Latest Blog Posts

by Cynthia Fuchs

14 Nov 2011


“At the heart of apartheid is the division of the land.” This opening title card for Promised Land introduces its focus. In 1994, South Africa’s African National Congress (ANC) initiated a process of reconciliation. The government promised to reallocate ownership of a third of the nation’s land within 10 years. As Yoruba Richen’s Promised Land reveals, this plan was in trouble from its inception. By looking at two particular land disputes—claims made by the 9,000-member Mekgareng community and 1,000 descendants of Abram Molamu—this smart, subtly complex documentary shows essential complications in the process. These include the government’s assumption (or best hope) that changes might be wrought based on a “willing seller, willing buyer” model. In fact, most white owners are unwilling and many black buyers have been ill-prepared, their legal claims unrecorded (owing to decades of oppression, abuse, and exploitation) and their claims still stuck in a kind of first gear, grinding. The trouble is, land is never just land: it is a measure of citizenship, a means to civil rights and self-identity; it is multiply meaningful, across generations and immediately, an emblem of economic and mythic status, political and emotional well-being.

Promised Land screens at Maysles Cinema at 7pm on 14 November, part of “Doc Watchers Presents,” curated by Hellura Lyle. The screening will be followed by a Q&A with director Yoruba Richen.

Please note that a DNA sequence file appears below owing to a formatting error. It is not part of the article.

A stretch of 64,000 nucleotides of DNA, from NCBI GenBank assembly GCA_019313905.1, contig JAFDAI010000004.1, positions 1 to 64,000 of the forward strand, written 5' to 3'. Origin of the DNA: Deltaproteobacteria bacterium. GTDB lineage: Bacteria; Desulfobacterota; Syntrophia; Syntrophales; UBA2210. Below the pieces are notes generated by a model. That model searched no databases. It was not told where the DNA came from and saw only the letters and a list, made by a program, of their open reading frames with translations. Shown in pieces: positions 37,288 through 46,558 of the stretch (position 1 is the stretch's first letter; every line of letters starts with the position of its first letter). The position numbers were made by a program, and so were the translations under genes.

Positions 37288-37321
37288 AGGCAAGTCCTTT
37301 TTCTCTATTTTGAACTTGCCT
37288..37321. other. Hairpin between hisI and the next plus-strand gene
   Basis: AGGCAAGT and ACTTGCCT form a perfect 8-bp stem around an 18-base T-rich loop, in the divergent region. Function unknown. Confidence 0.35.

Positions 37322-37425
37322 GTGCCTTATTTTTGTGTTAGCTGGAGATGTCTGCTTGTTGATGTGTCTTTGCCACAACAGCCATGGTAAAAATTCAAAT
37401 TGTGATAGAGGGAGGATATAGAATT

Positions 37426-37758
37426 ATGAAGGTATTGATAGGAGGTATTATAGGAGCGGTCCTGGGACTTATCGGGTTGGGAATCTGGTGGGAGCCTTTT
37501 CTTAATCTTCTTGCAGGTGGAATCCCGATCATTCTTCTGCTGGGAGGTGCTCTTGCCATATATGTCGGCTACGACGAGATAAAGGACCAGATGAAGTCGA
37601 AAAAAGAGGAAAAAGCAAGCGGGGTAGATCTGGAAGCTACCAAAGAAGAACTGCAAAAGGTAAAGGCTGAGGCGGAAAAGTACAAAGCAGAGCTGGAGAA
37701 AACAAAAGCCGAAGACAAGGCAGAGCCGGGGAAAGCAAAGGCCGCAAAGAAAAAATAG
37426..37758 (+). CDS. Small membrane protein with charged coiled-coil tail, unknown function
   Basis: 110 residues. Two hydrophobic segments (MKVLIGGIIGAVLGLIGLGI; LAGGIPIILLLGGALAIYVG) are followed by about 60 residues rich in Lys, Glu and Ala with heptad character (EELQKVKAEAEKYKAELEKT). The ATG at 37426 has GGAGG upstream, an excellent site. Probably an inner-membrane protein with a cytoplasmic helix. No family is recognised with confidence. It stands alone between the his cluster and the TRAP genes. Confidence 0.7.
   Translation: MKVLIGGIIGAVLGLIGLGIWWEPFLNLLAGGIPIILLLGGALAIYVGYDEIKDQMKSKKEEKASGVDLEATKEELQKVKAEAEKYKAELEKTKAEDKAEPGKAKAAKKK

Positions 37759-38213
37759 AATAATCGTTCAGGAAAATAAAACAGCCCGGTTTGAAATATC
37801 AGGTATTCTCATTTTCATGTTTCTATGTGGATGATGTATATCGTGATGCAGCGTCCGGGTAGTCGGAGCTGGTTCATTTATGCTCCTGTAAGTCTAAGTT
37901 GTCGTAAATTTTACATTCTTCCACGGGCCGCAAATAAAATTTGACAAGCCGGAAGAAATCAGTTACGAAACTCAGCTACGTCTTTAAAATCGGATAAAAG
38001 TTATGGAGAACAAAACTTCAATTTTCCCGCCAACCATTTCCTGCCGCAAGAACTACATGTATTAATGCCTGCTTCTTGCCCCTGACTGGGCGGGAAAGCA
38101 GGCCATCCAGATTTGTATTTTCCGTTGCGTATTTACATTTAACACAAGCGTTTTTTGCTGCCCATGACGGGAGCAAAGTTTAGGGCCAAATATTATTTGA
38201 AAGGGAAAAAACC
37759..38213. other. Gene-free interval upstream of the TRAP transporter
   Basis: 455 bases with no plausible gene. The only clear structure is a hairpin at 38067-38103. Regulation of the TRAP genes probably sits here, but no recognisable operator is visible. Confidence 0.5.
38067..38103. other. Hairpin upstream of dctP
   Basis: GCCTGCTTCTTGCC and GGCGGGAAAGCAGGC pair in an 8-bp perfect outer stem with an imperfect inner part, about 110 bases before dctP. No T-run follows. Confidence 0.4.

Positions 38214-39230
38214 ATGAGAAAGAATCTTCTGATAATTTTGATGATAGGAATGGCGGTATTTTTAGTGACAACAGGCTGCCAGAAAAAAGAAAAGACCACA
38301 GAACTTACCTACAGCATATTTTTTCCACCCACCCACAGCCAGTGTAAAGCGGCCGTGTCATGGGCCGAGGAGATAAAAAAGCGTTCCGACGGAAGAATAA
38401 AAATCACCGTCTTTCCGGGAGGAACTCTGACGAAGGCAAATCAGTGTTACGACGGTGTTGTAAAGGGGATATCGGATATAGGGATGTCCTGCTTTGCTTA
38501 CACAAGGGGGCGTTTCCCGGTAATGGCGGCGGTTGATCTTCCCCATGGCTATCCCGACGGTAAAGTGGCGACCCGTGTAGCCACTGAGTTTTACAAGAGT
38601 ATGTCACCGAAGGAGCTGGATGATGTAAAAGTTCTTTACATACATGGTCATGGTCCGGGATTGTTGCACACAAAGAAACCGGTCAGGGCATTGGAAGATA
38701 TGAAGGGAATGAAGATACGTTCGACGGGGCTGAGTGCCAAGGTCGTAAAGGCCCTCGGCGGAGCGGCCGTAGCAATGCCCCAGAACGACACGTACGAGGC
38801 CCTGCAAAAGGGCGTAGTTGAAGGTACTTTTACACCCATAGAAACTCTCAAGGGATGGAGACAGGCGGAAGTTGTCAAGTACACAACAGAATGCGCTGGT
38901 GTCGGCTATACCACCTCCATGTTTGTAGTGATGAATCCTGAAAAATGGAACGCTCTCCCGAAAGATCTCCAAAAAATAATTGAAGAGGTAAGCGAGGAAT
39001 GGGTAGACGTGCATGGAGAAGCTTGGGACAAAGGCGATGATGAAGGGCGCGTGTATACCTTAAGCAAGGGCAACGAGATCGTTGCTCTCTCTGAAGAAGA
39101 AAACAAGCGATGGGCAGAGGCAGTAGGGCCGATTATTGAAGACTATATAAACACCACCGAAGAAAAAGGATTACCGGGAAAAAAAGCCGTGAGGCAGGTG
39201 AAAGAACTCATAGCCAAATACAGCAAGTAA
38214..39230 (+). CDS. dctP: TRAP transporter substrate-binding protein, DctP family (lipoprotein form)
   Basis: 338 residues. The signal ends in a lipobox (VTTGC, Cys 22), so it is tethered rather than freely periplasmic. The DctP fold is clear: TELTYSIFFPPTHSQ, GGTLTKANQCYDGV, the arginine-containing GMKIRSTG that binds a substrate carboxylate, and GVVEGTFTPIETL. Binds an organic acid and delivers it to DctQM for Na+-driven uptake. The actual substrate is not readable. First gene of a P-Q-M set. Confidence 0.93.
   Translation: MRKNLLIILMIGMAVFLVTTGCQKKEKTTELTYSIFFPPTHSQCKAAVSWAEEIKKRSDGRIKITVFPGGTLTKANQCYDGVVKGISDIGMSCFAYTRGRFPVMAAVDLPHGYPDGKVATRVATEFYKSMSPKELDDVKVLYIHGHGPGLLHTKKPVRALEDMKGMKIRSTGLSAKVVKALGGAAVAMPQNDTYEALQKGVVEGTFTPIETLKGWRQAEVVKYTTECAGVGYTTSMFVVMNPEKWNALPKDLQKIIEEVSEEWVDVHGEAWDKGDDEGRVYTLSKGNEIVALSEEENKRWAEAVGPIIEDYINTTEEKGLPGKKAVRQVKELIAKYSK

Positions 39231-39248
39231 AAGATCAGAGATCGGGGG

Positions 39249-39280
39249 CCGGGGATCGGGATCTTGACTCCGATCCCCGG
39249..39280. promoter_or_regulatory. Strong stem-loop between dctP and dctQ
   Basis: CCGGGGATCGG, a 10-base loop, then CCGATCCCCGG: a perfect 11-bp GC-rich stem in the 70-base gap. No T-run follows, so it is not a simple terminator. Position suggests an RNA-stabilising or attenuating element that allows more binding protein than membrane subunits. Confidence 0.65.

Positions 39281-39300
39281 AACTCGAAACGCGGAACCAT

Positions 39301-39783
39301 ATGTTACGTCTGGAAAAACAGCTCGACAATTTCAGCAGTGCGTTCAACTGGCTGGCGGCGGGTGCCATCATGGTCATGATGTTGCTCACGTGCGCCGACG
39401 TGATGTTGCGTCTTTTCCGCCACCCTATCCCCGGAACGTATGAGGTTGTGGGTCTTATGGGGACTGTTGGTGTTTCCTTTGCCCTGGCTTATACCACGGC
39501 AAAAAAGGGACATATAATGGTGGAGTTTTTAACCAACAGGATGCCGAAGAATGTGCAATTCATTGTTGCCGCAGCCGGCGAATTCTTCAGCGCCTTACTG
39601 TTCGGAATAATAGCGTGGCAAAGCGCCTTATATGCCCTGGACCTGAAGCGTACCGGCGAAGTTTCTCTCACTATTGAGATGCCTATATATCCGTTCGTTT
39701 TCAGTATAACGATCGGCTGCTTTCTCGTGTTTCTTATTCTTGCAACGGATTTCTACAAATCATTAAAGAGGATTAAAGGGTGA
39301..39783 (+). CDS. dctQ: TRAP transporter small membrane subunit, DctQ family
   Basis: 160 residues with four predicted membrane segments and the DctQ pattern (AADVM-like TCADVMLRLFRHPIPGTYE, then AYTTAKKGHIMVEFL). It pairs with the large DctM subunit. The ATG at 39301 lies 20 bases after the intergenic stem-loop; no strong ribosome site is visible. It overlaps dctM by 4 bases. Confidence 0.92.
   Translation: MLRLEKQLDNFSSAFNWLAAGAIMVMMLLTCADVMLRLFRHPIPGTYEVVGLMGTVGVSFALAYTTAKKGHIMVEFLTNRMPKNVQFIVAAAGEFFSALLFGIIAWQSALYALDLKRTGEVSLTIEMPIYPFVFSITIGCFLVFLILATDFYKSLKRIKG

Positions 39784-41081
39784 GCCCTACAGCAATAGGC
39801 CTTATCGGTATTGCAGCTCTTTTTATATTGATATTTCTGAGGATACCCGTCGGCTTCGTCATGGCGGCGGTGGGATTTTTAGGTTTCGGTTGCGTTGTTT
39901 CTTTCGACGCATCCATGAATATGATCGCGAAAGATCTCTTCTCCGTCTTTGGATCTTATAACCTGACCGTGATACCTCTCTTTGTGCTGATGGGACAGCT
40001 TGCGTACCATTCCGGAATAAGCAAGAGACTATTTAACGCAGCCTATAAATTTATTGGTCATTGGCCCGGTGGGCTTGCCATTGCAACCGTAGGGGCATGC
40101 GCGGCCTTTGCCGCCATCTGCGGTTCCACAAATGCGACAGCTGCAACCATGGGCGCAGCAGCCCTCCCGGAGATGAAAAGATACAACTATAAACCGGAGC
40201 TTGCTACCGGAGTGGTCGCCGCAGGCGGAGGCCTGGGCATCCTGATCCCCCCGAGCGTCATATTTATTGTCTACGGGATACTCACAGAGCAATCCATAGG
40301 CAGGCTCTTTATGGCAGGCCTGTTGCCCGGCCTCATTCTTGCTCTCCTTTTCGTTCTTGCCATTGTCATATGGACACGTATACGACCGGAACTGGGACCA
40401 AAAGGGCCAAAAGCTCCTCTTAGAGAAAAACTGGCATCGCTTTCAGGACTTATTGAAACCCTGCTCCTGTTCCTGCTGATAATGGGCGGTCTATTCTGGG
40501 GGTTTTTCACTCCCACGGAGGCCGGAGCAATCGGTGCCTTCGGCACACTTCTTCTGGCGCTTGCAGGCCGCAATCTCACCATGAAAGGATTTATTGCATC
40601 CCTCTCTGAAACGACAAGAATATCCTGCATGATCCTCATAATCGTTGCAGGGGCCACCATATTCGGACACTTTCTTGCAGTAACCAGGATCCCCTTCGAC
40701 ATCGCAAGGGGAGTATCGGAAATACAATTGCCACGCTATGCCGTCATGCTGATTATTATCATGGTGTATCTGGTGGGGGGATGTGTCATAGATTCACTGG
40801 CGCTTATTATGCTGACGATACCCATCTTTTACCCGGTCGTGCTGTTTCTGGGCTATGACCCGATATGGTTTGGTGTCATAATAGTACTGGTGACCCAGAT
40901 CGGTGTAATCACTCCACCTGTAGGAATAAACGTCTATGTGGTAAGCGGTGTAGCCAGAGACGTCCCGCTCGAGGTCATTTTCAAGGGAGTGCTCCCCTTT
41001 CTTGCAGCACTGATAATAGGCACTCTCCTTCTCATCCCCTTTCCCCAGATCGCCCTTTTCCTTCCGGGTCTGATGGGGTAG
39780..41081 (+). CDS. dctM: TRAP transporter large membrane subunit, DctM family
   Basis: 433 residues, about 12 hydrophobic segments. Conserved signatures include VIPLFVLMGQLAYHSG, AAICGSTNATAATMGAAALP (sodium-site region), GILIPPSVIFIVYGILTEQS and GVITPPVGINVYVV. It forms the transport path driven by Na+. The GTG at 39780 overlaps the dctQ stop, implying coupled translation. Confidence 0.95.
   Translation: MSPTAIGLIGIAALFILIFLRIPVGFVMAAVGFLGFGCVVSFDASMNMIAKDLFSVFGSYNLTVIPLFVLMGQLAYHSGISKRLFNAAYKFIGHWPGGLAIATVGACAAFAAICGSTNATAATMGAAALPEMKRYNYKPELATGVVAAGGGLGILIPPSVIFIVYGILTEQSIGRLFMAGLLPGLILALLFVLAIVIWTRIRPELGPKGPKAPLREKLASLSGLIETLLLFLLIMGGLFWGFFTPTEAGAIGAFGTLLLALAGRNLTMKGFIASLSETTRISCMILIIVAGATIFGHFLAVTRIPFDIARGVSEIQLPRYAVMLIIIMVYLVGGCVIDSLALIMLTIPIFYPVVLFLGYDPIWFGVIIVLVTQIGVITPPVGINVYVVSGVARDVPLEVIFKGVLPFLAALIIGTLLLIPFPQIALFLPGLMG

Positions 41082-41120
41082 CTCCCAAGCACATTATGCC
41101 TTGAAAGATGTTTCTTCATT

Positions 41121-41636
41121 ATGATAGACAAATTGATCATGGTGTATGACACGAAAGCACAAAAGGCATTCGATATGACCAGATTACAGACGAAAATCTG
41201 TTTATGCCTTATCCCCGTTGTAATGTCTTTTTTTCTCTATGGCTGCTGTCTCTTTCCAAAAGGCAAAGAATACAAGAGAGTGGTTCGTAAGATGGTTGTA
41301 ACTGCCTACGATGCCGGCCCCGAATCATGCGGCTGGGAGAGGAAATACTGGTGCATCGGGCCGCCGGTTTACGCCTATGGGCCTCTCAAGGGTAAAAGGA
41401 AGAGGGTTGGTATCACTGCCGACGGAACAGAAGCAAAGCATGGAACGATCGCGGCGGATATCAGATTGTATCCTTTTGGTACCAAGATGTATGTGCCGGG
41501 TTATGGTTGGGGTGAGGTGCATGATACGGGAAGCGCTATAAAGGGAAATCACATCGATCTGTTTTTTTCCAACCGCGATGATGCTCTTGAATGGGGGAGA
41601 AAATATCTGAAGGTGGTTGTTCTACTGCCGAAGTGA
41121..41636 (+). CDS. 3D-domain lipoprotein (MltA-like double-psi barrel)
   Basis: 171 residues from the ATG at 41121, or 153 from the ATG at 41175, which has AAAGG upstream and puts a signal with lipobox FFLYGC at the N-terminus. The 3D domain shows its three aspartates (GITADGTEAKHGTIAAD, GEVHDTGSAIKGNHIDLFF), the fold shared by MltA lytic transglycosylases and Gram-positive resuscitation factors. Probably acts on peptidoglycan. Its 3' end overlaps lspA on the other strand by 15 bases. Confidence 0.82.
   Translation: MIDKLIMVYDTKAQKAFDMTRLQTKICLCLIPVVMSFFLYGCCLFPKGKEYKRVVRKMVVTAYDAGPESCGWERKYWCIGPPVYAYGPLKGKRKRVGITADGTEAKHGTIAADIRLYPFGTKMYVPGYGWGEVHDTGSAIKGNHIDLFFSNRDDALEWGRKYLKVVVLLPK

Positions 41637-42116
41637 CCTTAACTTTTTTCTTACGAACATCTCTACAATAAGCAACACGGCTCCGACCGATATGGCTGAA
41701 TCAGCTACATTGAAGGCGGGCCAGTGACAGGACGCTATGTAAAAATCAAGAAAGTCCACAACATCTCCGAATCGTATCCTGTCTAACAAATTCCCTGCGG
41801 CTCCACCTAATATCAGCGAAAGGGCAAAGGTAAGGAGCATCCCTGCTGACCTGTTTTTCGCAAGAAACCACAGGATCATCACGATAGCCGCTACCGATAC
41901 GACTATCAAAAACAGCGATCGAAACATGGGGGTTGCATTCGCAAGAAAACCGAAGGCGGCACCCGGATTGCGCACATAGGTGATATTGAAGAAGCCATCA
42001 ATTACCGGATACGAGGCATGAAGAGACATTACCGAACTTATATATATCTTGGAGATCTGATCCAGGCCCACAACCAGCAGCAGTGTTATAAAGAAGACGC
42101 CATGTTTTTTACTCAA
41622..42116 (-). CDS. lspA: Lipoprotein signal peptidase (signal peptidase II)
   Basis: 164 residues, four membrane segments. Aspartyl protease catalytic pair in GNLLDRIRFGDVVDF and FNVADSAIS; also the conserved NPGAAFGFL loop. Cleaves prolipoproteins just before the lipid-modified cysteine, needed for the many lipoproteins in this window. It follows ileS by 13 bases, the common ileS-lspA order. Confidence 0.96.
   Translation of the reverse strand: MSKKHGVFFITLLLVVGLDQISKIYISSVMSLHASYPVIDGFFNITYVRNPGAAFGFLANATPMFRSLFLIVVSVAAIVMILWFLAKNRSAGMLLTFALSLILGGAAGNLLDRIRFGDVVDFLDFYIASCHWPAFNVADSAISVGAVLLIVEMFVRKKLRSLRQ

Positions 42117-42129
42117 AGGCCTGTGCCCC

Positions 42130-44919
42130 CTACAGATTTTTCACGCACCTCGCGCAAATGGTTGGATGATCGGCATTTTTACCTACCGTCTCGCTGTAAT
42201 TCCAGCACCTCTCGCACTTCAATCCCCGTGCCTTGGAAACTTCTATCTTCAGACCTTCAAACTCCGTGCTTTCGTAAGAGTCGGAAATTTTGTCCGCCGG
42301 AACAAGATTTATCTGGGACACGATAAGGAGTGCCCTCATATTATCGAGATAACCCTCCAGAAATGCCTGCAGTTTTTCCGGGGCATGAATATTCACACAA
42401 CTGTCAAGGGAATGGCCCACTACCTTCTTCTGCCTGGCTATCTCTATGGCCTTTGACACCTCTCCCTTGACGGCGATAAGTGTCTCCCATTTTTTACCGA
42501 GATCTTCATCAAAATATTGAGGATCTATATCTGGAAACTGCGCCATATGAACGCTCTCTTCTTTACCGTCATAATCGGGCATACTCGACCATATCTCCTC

See PopMattersreview.

by Cynthia Fuchs

10 Nov 2011


“I know that a documentary is never completely the truth,” says Heather Courtney. “It is always told through the filter of the director and the production/editing process. But what I strive for is to capture moments that are true, and to tell the story sincerely.” The story she tells in Where Soldiers Come From concerns three young men who go to war. As 20-year-old Dom Fredianelli explains, “I joined the National Guard just for the money,” a decision taken by his buddies Cole Smith and Bodi Meaudoin as well. At the start of the film—which premieres POV 10 November—they’re deep in snow, in Michigan’s Upper Peninsula. It’s not long before they’re deployed to Afghanistan, part of Operation Enduring Freedom in 2008. The documentary follows the threesome as they make their way to war, a journey that, as the title has it, has as much to do with where they’re from as where they go.

by Sachyn Mital

9 Nov 2011


Contest is now closed! Please be sure to check pick up SMiLE on compact disc or vinyl!

Coinciding with the official release of their long lost SMiLE album this month, The Beach Boys have started up a web series entitled, “Starting a SMiLE”, to discuss the legendary SMiLE Sessions. We are sharing the first of the clips below, but for the rest, please check out the official Beach Boys YouTube page.

We know you’ve been looking forward to the album so be sure to pick up The SMiLE Sessions in a variety of formats. Your options to pick up the Never-Before-Released Original 1966-‘67 Album Sessions include:
* Find SMiLE on iTunes now